VINTON–Bambi Godkin, educational specialist at the Mill Mountain Zoo, brought four of her animal friends to the Vinton Library on July 29 as part of the continuing summer reading program. These particular animals are housed in the education section of the zoo and are not on public display.
Children and parents at the family event were introduced to Freddie the domesticated ferret, Baloo the White’s tree frog, Peng You the Chinese water dragon, and Benjamin the Flemish Giant Rabbit.
Godkin spoke about the characteristics of each animal and then circulated through the crowd allowing participants to pet the ferret and Peng You during the program. She responded to numerous questions from the thoroughly engaged children throughout the presentation.
Benjamin the rabbit, prefers to stay in one place so he sat at Godkin’s feet and let the guests come to him for an extended petting session at the end of the hour.
Domesticated ferrets like Freddie date back to ancient times, where they were used to hunt rabbits for the Romans—thus the term “ferreting out.” They are part of the weasel family. Ferrets, although they have sharp teeth and claws, make excellent pets, enjoy running obstacle courses, and can be trained to litter boxes.
Godkin explained that Baloo, the White’s tree frog, is a native of Australia living up in the trees in the rain forest. They change colors subtly from blues to greens, browns, and grays. They have toxins in their skin and also thin skin which makes them too sensitive to handle. Frogs are frequently studied by scientists because they are so susceptible to pollutants.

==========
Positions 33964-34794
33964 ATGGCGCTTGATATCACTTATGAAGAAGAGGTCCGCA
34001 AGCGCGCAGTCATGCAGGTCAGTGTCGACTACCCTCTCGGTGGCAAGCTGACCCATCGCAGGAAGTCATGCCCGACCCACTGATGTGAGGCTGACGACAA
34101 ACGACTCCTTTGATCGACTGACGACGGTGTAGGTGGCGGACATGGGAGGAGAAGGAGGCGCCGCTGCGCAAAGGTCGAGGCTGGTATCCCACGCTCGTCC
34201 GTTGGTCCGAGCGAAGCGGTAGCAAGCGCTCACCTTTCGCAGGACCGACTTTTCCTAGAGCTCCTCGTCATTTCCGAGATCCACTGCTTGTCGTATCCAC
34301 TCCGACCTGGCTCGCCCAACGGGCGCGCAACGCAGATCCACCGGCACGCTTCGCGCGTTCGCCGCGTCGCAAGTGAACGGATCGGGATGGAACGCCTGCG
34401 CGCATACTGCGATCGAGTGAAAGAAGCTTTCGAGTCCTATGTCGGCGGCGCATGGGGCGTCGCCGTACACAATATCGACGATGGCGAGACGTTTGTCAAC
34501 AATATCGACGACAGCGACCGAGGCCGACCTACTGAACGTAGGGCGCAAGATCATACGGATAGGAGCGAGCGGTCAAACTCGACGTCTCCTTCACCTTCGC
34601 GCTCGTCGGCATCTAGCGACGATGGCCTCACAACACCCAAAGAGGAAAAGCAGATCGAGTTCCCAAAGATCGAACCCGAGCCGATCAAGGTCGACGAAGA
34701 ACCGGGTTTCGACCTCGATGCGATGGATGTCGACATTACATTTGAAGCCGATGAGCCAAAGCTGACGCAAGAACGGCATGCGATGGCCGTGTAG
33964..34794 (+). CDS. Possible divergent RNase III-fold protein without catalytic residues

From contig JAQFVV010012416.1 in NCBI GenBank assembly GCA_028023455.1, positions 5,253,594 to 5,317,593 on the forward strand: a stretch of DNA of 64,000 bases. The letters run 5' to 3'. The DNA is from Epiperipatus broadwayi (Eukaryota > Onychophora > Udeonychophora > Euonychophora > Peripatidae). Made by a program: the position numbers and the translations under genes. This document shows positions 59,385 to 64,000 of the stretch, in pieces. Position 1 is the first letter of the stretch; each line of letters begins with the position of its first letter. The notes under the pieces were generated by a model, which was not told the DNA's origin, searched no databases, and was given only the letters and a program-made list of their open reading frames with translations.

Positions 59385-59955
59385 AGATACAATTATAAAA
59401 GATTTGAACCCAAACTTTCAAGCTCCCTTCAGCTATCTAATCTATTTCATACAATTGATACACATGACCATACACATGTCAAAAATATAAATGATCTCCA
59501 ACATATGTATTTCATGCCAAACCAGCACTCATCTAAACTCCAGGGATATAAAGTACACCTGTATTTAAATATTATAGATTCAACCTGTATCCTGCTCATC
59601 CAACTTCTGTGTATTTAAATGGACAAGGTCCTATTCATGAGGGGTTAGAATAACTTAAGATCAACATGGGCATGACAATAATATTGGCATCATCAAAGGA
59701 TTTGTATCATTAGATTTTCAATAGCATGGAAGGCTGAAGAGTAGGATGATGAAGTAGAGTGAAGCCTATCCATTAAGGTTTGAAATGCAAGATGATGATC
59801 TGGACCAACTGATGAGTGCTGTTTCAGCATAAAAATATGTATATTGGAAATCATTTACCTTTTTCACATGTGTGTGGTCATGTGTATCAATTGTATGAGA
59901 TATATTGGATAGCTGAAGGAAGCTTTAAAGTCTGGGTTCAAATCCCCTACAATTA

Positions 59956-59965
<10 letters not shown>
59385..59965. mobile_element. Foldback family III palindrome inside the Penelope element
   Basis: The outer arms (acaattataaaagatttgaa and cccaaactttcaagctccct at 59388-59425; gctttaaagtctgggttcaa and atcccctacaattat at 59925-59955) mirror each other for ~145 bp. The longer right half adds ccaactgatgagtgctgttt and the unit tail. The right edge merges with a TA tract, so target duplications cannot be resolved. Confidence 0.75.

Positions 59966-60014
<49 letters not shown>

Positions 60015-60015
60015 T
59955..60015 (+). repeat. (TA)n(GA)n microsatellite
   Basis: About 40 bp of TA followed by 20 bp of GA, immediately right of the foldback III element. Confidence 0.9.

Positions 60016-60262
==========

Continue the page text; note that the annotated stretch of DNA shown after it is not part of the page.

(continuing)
Peng You, the Chinese water dragon, was born at Mill Mountain Zoo—one of several siblings. The others have been dispersed to zoos across the country. These creatures live in trees in wet areas, as they are preyed upon by birds, snakes, and larger lizards. They are quick swimmers and able to hold their breath for long periods.
The Flemish Giant Rabbit is aptly named because they can weigh between 15 and 25 pounds. Benjamin, who visited the Vinton Library, is eight years old and weighs about 12.5 pounds. They are a domesticated species, not living in the wild. They were originally raised as a food source and remain so in Europe today.
Godkin said these rabbits are mellow and make good pets. The famous Cadbury bunny is a Flemish Giant.
The summer reading program is wrapping up. Vinton celebrated the accomplishments of the summer with an ice cream social at the library on August 3. Library assistants Emily Metrock and Marni Smith served up five gallons of chocolate and vanilla, while parents supplied the toppings.
Summer events for teens and tweens continued with outdoor game night, including Outdoor Twister.